Take the 2-minute tour ×
Stack Overflow is a question and answer site for professional and enthusiast programmers. It's 100% free, no registration required.

From question: 'receive-pack': service not enabled for './.git'

it seems like the line

git daemon --reuseaddr --base-path=. --export-all --verbose --enable=receive-pack

is needed to start a git daemon? What is the cleanest command that can start a daemon?

I don't understand why such a long line is need to start the server, rather than just git server, just like rails using rails s to start a server. It will be silly for rails to start a server using

rails s --yes-make-it-public --yes-accept-http-request --base-directory=.
share|improve this question
add comment

1 Answer 1

up vote 2 down vote accepted

It is very normal for servers to either need complex configuration files or a fair number of command line arguments. Typically, this is addressed by creating a a script with the launch options you want. You may also desire to put that script in a location which is launched by your server machine at startup (/etc/ini.td/...)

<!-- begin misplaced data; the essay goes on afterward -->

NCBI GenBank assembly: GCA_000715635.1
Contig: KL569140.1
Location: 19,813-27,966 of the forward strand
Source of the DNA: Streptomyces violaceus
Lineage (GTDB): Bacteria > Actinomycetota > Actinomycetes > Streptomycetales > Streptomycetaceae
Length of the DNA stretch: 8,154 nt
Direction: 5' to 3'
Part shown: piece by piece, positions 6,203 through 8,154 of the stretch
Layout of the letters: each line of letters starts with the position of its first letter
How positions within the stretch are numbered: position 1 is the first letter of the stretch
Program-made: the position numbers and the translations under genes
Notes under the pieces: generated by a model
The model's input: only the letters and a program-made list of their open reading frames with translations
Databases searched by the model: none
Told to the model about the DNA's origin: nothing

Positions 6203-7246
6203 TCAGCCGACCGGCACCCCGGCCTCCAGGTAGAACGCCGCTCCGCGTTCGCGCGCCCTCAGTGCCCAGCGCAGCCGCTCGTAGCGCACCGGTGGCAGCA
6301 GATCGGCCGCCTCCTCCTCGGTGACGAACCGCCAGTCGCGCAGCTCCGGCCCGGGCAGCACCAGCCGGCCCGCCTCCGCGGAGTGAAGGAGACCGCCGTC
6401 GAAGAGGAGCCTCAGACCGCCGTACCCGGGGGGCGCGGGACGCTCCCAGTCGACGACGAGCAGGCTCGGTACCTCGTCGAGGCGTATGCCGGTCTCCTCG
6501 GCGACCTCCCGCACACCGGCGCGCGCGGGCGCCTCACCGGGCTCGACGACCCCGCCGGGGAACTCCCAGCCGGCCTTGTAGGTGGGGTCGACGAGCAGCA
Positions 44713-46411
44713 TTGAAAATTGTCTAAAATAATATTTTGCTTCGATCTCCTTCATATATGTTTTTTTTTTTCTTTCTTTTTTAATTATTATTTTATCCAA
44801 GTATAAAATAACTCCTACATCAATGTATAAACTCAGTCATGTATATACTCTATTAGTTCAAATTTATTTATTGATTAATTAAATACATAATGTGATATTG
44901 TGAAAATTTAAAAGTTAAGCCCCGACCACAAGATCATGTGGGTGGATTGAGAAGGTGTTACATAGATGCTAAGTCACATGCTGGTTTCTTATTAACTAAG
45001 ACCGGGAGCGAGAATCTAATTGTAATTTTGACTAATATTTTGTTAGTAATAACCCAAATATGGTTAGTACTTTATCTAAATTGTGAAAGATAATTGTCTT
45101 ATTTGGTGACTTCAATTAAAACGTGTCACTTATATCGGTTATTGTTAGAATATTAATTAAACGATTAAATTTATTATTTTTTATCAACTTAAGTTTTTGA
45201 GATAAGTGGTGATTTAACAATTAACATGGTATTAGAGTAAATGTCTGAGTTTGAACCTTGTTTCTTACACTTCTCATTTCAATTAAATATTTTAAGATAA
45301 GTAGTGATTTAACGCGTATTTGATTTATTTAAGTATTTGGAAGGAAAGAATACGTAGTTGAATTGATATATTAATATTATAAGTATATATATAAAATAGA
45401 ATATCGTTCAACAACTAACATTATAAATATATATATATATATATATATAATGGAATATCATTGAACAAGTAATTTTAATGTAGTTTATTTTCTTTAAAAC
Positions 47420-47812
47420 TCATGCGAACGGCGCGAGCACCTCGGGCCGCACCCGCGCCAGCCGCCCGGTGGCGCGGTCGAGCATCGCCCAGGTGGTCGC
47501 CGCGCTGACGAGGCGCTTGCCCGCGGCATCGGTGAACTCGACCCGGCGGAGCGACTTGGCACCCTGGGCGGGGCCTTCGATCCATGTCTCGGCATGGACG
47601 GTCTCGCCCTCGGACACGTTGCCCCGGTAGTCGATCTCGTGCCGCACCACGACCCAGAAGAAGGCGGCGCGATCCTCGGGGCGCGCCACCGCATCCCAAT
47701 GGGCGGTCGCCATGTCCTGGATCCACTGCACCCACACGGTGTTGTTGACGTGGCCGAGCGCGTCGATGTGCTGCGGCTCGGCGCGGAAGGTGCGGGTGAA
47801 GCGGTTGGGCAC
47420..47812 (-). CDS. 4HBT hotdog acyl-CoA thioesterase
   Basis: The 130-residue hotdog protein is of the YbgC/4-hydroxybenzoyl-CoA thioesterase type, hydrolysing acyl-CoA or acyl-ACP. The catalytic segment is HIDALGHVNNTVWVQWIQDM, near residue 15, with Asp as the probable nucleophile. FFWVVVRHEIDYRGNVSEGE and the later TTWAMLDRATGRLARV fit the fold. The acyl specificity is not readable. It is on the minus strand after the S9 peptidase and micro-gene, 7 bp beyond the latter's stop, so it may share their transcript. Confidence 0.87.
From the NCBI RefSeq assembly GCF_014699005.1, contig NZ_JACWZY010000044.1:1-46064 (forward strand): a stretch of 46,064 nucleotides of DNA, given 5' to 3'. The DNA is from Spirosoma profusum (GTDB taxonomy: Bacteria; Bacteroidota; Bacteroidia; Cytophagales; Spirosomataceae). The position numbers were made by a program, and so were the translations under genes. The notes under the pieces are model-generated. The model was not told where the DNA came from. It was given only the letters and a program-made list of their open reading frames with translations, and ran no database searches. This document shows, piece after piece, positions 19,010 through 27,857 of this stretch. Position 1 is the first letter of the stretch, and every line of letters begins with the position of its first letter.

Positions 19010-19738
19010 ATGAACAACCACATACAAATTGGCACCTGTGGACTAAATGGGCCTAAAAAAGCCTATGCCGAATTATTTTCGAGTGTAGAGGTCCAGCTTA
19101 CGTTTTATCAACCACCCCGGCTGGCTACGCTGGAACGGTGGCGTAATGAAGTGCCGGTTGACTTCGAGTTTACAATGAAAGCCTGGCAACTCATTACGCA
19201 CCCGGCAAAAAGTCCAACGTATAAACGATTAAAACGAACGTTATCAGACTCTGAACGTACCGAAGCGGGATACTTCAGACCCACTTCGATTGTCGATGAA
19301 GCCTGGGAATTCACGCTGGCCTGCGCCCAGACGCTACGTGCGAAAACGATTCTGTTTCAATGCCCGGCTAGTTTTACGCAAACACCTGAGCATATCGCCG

share|improve this answer
is it more rare to want to start a server without "export-all" and without "enable receive pack"? (that's what a server is for, right? taking in request and able to provide data). If so, why doesn't it make them the default and make the opposite the special option or flags. –  動靜能量 Apr 2 '11 at 1:12
receive-pack is actually used for writes and the git protocol does not authenticate users natively so its use is discouraged. As for whether you typically export-all, it depends perhaps on what you are doing! –  Emil Sit Apr 2 '11 at 1:24
maybe there should be a command like git server just for making it good for cloning, pull, and push, without all these "special flags" –  動靜能量 Apr 2 '11 at 1:31
That would mean that the default server command would allow anybody to connect to and write to your repository with no authentication. Your example of Ruby depends on complex code in the server's directory to tell it what to do. There is no parallel for git -- the server needs its rules from somewhere. Write it into a script and forget about it. –  Jeff Ferland Apr 2 '11 at 1:37
You can also make an alias so when you type git server, it actually does the long command… –  Simon Apr 2 '11 at 1:55
show 1 more comment

Your Answer


By posting your answer, you agree to the privacy policy and terms of service.

Not the answer you're looking for? Browse other questions tagged or ask your own question.